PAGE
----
Today’s song is ‘Old Shep’ This song was written and composed by Red Foley and Arthur Williams in 1933, about a dog Foley owned as a child. The dog, which was poisoned by a neighbour, was a German Shepherd called ‘Hoover’. Foley first recorded the song in 1935, and again in 1941 and 1946.
The song was later recorded by many artists including Hank Snow and Elvis Presley and became a country classic; Hank Williams in 1942 and Elvis Presley in 1956. Others to cover the song included Johnny Cash, The Everly Brothers, Pat Boone and Clinton Ford, to name but a few.
On October 3, 1945, (at the age of 10 years), Elvis Presley sang ‘Old Shep’ for his first public performance. This was a singing contest at the Mississippi-Alabama Fair and Dairy Show. Dressed as a cowboy, Presley stood on a chair to reach the microphone. He came in fifth place, winning $5 and a free ticket to the fair rides. At sixteen years of age, in 1951, he again performed it for a talent show at ‘L. C. Humes High School’, where he was a student, and won an encore for his performance. Elvis' released his cover version in 1956.
There is a wide held belief that men and women who have never parented children (whether through choice or circumstance) find their child to love in the form of an animal, with a cat, dog and horse being among the nation’s favourite pets. I would go so far as to say that the emotional bond which they have with their pet is every bit as strong as any mother or father could have with a child of their own. Like any good parent, there isn’t a thing that a loving owner would do for their pet if needs be.
I have known people sleep with their pets in their bed, on the covers, stay up and nurse them during the night if the pet was in distress for any reason, spend vast amounts of money on them in vet bills, give them their own special funeral, and mourn their loss for decades after they have passed away. When I lived in Canada 55 years ago, I would often pass one of the many pet cemeteries that had started to mushroom across the American continent from the 1960s onwards. I have even witnessed pet funerals with a cortege procession! Many people will get the same breed and look of dog in succession over their lifetime as a pet owner, and each time they look into the eyes of their current dog, they will still see the eyes of their very first dog staring back lovingly at them. And I will never believe that pets do not take on certain physical characteristics of their owner. How many times do we see both dog and owner side-by-side and half believe by their shared resemblance that the same mother gave birth to both of them?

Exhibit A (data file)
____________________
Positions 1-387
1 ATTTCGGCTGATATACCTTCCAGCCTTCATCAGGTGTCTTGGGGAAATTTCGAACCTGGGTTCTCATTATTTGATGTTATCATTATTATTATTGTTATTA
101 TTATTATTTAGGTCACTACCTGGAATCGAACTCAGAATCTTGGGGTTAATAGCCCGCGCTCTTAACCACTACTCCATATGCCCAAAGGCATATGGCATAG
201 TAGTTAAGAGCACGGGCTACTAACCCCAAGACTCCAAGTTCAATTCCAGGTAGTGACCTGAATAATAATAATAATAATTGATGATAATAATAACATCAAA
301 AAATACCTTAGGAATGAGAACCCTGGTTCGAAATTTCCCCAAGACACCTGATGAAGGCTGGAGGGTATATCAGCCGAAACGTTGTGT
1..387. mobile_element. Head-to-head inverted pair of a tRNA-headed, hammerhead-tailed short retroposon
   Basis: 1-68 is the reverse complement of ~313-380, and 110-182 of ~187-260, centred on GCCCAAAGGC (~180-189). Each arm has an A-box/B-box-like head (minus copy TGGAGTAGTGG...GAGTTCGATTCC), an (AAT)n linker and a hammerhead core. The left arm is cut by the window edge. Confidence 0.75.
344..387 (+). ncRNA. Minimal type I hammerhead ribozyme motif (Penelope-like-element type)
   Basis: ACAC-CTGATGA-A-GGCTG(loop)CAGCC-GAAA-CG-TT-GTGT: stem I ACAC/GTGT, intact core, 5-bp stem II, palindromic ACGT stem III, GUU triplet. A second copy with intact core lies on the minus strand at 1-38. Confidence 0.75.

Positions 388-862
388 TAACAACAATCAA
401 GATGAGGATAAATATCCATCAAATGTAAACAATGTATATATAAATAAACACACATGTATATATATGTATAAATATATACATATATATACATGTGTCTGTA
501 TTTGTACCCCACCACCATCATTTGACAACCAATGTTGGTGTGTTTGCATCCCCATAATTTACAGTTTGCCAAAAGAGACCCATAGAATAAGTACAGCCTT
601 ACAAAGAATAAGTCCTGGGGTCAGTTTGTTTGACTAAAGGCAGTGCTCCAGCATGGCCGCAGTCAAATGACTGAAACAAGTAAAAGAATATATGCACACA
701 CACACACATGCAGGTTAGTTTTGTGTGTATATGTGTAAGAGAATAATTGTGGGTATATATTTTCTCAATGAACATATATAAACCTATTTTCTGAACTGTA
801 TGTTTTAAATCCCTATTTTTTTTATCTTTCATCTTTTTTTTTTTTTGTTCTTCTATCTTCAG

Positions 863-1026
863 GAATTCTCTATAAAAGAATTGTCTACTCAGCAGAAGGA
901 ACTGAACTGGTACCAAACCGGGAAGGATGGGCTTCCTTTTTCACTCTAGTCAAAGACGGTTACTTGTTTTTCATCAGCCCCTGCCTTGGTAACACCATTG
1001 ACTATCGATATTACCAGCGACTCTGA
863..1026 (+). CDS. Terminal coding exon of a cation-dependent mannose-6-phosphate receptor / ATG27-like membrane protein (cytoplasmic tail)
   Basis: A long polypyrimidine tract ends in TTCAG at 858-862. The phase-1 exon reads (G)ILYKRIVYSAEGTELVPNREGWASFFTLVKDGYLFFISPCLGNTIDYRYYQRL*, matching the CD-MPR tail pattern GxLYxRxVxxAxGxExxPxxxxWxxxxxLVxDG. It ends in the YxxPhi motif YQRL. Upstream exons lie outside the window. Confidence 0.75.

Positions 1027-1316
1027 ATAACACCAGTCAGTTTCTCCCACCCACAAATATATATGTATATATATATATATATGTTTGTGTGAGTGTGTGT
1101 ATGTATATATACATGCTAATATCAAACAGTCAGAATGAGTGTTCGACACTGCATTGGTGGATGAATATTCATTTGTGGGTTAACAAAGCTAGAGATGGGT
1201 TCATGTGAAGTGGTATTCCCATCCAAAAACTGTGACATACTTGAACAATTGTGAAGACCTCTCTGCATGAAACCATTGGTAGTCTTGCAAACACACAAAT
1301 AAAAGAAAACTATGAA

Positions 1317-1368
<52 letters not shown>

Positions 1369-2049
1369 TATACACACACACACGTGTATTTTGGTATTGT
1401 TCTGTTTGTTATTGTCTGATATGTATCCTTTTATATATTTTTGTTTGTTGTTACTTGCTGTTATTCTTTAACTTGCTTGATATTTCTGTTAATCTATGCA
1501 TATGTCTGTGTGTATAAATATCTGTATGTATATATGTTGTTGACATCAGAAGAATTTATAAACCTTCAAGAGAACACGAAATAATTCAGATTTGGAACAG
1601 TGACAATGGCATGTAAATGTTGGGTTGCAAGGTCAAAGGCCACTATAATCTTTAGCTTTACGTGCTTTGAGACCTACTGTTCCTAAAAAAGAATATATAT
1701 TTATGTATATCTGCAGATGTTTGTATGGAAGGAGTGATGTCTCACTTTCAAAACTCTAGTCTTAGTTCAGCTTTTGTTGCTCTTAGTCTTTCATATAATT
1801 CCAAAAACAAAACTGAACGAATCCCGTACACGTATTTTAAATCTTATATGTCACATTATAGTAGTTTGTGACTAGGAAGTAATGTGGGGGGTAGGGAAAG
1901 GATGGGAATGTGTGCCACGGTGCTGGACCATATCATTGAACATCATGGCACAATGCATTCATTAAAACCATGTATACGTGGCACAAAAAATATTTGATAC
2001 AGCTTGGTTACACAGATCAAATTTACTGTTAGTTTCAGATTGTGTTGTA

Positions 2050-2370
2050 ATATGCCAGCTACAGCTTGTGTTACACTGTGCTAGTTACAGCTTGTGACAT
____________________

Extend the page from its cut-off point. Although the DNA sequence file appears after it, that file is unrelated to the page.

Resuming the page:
I even know people, whom if given the unenviable choice of having to choose between the life and death of a human and a dog (each of whom risked certain death and there is only a split second to save one), that their automatic response (following their frozen pause) would be to save the dog and let the human die.
During the 1990s, one of the children’s stories I wrote was called ‘Midnight Fighter’. Like most animal books, the story was a huge success with children; so much that it was one of a few dozen animal stories I’d written to be selected for audio recording and radio transmission to primary schools across Great Britain. FREE ACCESS to the story with a musical backing track and professional read can be obtained through: http://www.fordefables.co.uk/midnight-fighter.html (any child between 5-11 will love it).